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India and Australia Collaborate on Critical Agriculture Skills: Roundtable Highlights

New Delhi: The Ministry of Skill Development and Entrepreneurship (MSDE), in collaboration with the Australian Government, hosted a comprehensive and productive roundtable today to discuss the learnings from the Australia-India Critical Agriculture Skills Pilot Project. The roundtable, led by Atul Kumar Tiwari, Secretary, MSDE, and Mathew Johnston, Minister Counsellor for Education and Research at the Australian High Commission, focused on scaling the initiative and replicating the model in other sectors.

The event saw the participation of representatives from several key organizations, including the National Council for Vocational Education and Training (NCVET), National Skill Development Corporation (NSDC), Indian Council for Agricultural Research (ICAR), Ministry of Education (MoE), and Agriculture Skill Council of India (ASCI).

Envisaged in March last year, the project came to fruition after extensive consultations with experts, government bodies, research organizations, multilateral organizations, non-profits, and industry associations. The scoping study involved face-to-face and virtual consultations with 89 experts from 64 organizations and a review of various government reports. These efforts led to the identification of 107 emerging job roles, from which five critical roles were selected for the pilot projects.

The Agricultural Skill Council of India (ASCI) and Skills Impact (Australia’s equivalent industry body) aligned qualification standards for these roles, which were approved by NCVET. The six pilot projects, nearing completion, have been implemented in Andhra Pradesh, Maharashtra, Tamil Nadu, and Telangana. The new and emerging job roles include:

  • Digital Agriculture Extension Promoter
  • Carbon Farming Practitioner
  • Livestock Green Management Promoter
  • Organic Farm & Business Promoter
  • Integrated Farming Practitioner

These roles align with Sustainable Development Goals, focusing on climate action, reduced inequalities, quality education, and industry innovation & infrastructure.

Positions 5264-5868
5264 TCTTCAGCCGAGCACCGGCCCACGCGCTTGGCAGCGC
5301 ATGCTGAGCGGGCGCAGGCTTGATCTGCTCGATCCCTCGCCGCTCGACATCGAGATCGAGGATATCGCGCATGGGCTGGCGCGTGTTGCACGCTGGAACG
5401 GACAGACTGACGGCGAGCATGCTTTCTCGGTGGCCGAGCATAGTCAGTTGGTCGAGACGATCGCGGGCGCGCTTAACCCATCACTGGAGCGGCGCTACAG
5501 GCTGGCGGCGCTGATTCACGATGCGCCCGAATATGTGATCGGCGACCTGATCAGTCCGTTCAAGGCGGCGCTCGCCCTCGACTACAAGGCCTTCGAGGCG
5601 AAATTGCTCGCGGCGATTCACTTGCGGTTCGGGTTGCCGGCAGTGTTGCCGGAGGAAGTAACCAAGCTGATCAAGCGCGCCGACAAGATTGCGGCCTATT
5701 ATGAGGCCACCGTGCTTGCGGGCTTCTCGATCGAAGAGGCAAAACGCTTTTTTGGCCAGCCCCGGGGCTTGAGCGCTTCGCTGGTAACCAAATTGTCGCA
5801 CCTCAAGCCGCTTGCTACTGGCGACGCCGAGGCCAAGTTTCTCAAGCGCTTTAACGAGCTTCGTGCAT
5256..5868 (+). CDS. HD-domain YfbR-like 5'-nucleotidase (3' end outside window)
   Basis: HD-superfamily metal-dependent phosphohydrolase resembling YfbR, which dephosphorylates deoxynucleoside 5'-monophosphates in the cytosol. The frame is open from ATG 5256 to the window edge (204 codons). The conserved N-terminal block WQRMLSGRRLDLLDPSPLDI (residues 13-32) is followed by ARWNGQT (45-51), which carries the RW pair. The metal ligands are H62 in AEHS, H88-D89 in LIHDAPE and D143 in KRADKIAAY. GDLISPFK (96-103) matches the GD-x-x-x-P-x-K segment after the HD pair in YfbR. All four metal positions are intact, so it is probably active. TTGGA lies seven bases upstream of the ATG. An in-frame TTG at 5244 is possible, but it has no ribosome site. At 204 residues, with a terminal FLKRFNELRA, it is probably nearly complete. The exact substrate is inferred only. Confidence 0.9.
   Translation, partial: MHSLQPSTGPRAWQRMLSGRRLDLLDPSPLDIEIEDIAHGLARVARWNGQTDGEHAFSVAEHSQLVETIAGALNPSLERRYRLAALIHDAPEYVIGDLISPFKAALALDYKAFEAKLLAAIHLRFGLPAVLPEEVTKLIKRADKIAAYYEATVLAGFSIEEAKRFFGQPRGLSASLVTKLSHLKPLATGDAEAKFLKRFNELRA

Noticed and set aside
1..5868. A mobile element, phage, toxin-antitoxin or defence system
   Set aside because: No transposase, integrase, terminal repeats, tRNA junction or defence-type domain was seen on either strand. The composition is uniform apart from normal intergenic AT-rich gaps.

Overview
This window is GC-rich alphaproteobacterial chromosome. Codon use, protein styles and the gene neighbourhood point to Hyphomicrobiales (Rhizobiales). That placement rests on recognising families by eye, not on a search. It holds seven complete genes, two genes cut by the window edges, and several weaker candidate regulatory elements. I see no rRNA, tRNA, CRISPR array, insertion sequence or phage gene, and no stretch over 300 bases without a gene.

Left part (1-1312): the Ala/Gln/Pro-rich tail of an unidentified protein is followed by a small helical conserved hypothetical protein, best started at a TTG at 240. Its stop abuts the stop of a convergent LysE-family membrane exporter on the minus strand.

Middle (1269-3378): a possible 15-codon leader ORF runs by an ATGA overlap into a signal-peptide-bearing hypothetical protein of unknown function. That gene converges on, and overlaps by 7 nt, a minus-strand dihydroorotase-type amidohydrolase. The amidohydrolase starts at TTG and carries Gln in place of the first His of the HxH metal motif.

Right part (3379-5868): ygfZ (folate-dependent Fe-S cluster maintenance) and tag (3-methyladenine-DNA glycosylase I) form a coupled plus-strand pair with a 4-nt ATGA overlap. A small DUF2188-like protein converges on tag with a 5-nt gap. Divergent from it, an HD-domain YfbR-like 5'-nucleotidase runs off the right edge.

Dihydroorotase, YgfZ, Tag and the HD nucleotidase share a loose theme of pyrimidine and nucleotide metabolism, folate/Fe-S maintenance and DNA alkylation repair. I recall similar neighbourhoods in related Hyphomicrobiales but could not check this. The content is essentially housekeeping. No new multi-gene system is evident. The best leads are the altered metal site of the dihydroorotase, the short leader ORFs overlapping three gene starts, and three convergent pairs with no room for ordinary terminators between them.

Speaking on the occasion, Atul Kumar Tiwari highlighted the successful outcomes of the collaboration between India and Australia in vocational education and training. He emphasized the significance of the agriculture sector in the Indian economy for ensuring food security and employment. Tiwari expressed optimism about continuing the momentum and extending similar initiatives to other sectors.

Mathew Johnston echoed these sentiments, praising the collaborative efforts and the potential for further skill cooperation between India and Australia, particularly in new-age courses tailored to the changing needs and demographics of both nations.

The course content for the pilot project roles has been developed by a consortium of organizations, including ICAR, Mahindra & Mahindra, Australian College of Agriculture & Horticulture (ACAH), Centre of Sustainable Agriculture (CSA), Ironwood Institute, National Skill Foundation of India (NSFI), Aventia Institute, Aga Khan Rural Support Programme, and Carbon Friendly.

Australia remains a key partner for India, with both countries working together on capacity building and training. Following the guidelines of NEP 2020, India has introduced initiatives to promote the internationalization of education, including regulations for joint/dual/twinning degrees and a draft regulation for setting up campuses of foreign universities in India.

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